Concurrency in Django: caching, force-refreshing objects from the database and MySQL transactions

UPDATE 17/11/10 – see our follow-up post on this topic

Here’s a little story about how difficult we found it to implement a ‘last modified’ check on a django object, to deal with the possibility of the data in the database being out of sync with django’s in-memory view of an object.  Essentially, getting django to ‘refresh’ its querysets and its view of objects isn’t entirely straightforward, for reasons that aren’t very well documented*

Well, to be fair, they are documented, but not exactly where you’d expect. Read on!

First, the setup. In dirigible, we have a view that allows the user to request that their spreadsheet be recalculated, and the results sent back in JSON format.  Here’s a simplified version of the code.

def recalculate_sheet_and_return_json(request, sheet_id):
    recalc_start_time = datetime.now()
    sheet = Sheet.objects.get(pk=sheet_id)
    sheet.recalculate()  #recalculation may take a while
 
    # check if another request has come in and changed last_modified
    if sheet.last_modified > recalc_start_time:  #hmm, doubt this will work
        return HttpResponse('recalc aborted')
    else:
        sheet.save()
        return jsonify(sheet)

Recalculation can take a little while, during which time the user may take some actions that would interrupt the recalc, or make it invalid – for example, if they change the contents of a cell, then the recalc is based on out-of-date information, and may as well be discarded (a new recalc on the updated grid is called for automatically on the client side). We’ve set it up so that operations like this will update the last_modified field and save the object to the database.

At first, we thought django queryset caching was the problem, but that wasn’t it…

Just looking at the ‘naive’ code above, we immediately suspected that the sheet.last_modifed call wouldn’t work – it would correspond to whatever the last_modified time was when we first loaded the object, before the recalculation.  This seems to agree with the django docs, which tell us that a queryset is only evaluated once, when it’s first needed, and its results are subsequently cached

Making a new queryset would seem to be the solution:

[...]
# check if another request has come in and changed last_modified
sheet_in_db = Sheet.objects.get(pk=sheet_id)
if sheet_in_db.last_modified > recalc_start_time:
    return HttpResponse('recalc aborted')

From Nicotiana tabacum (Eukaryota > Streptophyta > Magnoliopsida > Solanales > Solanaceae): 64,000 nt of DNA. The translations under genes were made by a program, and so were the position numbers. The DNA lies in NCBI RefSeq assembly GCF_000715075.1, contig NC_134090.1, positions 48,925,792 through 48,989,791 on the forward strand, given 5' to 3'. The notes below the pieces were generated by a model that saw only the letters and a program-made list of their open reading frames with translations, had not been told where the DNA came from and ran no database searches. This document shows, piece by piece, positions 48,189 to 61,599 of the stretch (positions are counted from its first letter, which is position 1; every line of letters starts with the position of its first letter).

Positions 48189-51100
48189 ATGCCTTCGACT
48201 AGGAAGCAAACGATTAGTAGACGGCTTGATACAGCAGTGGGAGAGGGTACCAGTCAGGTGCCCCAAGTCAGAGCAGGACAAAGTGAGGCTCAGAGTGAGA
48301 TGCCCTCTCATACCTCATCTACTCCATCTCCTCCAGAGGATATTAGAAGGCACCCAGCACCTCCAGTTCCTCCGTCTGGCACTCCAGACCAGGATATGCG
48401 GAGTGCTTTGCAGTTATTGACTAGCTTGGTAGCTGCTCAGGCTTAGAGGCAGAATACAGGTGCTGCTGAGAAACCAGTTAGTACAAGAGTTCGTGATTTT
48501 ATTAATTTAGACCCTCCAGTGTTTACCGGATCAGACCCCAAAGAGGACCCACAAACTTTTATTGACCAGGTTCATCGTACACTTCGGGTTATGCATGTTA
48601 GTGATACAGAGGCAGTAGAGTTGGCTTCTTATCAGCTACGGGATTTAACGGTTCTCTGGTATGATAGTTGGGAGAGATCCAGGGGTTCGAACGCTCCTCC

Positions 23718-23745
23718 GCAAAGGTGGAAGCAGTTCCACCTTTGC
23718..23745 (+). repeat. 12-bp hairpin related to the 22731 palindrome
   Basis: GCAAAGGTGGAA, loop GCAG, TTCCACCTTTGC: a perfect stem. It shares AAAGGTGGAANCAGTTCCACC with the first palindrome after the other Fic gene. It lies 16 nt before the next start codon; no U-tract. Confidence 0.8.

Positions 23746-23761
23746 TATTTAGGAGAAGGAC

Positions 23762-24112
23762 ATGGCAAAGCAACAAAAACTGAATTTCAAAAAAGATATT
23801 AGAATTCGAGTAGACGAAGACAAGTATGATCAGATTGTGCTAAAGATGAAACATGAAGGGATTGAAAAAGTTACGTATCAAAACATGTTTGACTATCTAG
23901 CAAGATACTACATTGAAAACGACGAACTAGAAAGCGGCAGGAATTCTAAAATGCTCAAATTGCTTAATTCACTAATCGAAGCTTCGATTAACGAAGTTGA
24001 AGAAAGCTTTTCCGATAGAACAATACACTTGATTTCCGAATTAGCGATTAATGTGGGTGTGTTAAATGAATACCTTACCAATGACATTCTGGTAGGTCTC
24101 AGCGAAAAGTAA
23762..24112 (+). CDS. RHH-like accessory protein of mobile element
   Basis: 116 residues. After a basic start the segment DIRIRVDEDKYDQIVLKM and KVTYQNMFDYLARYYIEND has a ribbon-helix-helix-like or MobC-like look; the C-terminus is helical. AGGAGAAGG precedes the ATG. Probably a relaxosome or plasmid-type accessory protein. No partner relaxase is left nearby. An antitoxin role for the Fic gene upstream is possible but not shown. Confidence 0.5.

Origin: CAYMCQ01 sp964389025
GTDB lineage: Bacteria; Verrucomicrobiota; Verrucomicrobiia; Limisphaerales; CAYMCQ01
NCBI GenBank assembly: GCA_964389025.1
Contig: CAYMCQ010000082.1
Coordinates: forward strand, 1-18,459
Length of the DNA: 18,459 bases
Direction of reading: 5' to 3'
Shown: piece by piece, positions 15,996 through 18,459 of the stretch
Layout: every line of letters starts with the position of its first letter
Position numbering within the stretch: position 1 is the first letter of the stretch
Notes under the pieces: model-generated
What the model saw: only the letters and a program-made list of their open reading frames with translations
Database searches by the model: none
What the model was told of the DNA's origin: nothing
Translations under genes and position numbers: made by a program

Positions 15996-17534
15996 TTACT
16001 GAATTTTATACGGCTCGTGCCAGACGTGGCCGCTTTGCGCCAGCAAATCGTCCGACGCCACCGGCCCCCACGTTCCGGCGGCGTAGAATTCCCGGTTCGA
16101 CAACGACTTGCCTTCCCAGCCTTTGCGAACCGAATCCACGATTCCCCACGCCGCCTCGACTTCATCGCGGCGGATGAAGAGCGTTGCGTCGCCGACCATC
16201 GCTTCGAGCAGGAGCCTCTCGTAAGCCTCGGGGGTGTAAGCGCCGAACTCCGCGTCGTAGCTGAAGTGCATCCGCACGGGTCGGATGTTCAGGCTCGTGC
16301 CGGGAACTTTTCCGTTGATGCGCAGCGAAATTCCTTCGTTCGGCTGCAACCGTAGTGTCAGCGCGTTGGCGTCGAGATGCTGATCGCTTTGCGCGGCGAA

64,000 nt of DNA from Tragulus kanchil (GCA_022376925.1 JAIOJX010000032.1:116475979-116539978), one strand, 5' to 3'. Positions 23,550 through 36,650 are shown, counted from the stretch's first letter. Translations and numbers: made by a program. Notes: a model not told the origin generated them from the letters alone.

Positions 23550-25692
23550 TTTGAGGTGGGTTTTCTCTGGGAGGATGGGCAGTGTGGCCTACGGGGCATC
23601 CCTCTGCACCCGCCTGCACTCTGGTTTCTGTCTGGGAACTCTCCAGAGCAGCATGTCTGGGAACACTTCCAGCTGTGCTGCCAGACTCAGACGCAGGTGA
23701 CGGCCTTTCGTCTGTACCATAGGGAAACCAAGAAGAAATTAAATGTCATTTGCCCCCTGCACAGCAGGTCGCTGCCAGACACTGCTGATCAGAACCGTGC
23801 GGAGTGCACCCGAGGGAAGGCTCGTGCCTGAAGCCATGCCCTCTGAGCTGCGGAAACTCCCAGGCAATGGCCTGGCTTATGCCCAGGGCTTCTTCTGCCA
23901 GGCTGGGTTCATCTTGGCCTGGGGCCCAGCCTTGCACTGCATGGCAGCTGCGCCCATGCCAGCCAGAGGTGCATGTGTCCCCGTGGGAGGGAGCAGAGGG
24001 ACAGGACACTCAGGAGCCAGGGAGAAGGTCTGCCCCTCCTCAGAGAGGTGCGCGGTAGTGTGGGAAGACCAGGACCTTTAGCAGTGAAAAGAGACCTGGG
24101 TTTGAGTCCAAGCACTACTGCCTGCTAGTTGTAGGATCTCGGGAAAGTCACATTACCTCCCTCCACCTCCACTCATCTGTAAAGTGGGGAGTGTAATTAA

[...]

We were frustrated when we found this wouldn’t work!  A quick search on the django-users mailing list showed we weren’t the only ones – you see posts about 3 or 4 times a year entitled “aaarg how can I get django to force refresh an object from the database???”, with answers of varying quality. We eventually found the answer we were looking for in this discussion which we’re happy to exhume for you.

In fact, it was about the way django and MySQL wraps views in isolated transactions…

in short:  by default, django wraps all view code in a transaction.  And by default, MySQL enforces consistency on transactions by isolating them from all other transactions that might be concurrent with it – in other words, one transaction can’t see what another one might have changed under its feet.  This is called ‘repeatable read’ transaction isolation. More info in this nice readable guide, and here in the MySQL docs.

The upshot of which is that, by default, django views can’t see changes made concurrently by other threads, users or processes.

How to fix this?  django allows more fine-grained control over transactions using several decorators.  we used @transaction.commit_manually

This allowed us to force the view’s open transaction to complete before we re-read the database, thus opening a new transaction which has access to any updates committed in the meantime:

@transaction.commit_manually
def recalculate_sheet_and_return_json(request, sheet_id):
    #begin_transaction is implied
    recalc_start_time = datetime.now()
    sheet = Sheet.objects.get(pk=sheet_id)
    sheet.recalculate()
 
    transaction.commit() #end current transaction, allows next queryset to view fresh version of db
    sheet_in_db = Sheet.objects.get(pk=sheet_id)
    if sheet_in_db.last_modified > recalc_start_time:
        return HttpResponse('recalc aborted')
    else:
        sheet.save()
        transaction.commit() #needed to commit the save above
        return jsonify(sheet)

This seems to work the way we want it to.  The alternative would be to change the way InnoDB manages transactions, but that seems a little too general, and we don’t want to stray too far from the vanilla config of Amazon RDS…

Simples!

2 Comments

  • By Semion, 21 March 2011 @ 4:15 pm

    You just saved me hours. <3

  • By Gonzalo, 27 May 2011 @ 4:05 am

    Thanks!!!! I had the same problem!

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